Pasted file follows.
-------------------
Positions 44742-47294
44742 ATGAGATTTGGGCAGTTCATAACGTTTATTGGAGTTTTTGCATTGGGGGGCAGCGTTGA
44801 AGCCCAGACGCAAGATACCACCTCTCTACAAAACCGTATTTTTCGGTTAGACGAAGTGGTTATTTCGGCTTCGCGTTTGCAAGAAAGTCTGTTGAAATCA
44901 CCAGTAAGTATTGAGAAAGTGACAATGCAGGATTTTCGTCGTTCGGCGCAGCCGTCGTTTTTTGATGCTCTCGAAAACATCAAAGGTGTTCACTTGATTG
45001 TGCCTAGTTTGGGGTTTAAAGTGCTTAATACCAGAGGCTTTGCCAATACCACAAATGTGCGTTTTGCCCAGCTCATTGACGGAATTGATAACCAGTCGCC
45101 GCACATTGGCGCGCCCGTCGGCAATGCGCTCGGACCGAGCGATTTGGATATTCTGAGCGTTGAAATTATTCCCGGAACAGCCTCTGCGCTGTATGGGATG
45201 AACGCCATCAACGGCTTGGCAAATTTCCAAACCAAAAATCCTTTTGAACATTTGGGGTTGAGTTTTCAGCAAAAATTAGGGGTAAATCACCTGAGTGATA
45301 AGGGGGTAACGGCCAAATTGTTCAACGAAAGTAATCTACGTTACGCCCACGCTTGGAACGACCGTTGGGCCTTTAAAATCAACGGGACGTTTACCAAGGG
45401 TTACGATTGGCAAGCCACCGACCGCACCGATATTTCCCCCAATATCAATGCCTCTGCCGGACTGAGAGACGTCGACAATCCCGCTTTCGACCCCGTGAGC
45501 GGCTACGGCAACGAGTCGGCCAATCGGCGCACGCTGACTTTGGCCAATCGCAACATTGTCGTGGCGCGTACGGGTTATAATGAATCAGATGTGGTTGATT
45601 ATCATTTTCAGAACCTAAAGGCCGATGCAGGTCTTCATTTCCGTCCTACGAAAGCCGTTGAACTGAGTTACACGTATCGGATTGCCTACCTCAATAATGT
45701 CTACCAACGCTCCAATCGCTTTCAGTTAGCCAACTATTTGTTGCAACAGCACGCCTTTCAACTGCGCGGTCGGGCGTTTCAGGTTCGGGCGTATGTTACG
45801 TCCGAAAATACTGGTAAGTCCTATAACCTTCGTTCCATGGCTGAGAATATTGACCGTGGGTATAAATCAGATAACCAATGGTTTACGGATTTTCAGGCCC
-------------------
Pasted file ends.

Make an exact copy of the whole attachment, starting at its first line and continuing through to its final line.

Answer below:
Positions 44742-47294
44742 ATGAGATTTGGGCAGTTCATAACGTTTATTGGAGTTTTTGCATTGGGGGGCAGCGTTGA
44801 AGCCCAGACGCAAGATACCACCTCTCTACAAAACCGTATTTTTCGGTTAGACGAAGTGGTTATTTCGGCTTCGCGTTTGCAAGAAAGTCTGTTGAAATCA
44901 CCAGTAAGTATTGAGAAAGTGACAATGCAGGATTTTCGTCGTTCGGCGCAGCCGTCGTTTTTTGATGCTCTCGAAAACATCAAAGGTGTTCACTTGATTG
45001 TGCCTAGTTTGGGGTTTAAAGTGCTTAATACCAGAGGCTTTGCCAATACCACAAATGTGCGTTTTGCCCAGCTCATTGACGGAATTGATAACCAGTCGCC
45101 GCACATTGGCGCGCCCGTCGGCAATGCGCTCGGACCGAGCGATTTGGATATTCTGAGCGTTGAAATTATTCCCGGAACAGCCTCTGCGCTGTATGGGATG
45201 AACGCCATCAACGGCTTGGCAAATTTCCAAACCAAAAATCCTTTTGAACATTTGGGGTTGAGTTTTCAGCAAAAATTAGGGGTAAATCACCTGAGTGATA
45301 AGGGGGTAACGGCCAAATTGTTCAACGAAAGTAATCTACGTTACGCCCACGCTTGGAACGACCGTTGGGCCTTTAAAATCAACGGGACGTTTACCAAGGG
45401 TTACGATTGGCAAGCCACCGACCGCACCGATATTTCCCCCAATATCAATGCCTCTGCCGGACTGAGAGACGTCGACAATCCCGCTTTCGACCCCGTGAGC
45501 GGCTACGGCAACGAGTCGGCCAATCGGCGCACGCTGACTTTGGCCAATCGCAACATTGTCGTGGCGCGTACGGGTTATAATGAATCAGATGTGGTTGATT
45601 ATCATTTTCAGAACCTAAAGGCCGATGCAGGTCTTCATTTCCGTCCTACGAAAGCCGTTGAACTGAGTTACACGTATCGGATTGCCTACCTCAATAATGT
45701 CTACCAACGCTCCAATCGCTTTCAGTTAGCCAACTATTTGTTGCAACAGCACGCCTTTCAACTGCGCGGTCGGGCGTTTCAGGTTCGGGCGTATGTTACG
45801 TCCGAAAATACTGGTAAGTCCTATAACCTTCGTTCCATGGCTGAGAATATTGACCGTGGGTATAAATCAGATAACCAATGGTTTACGGATTTTCAGGCCC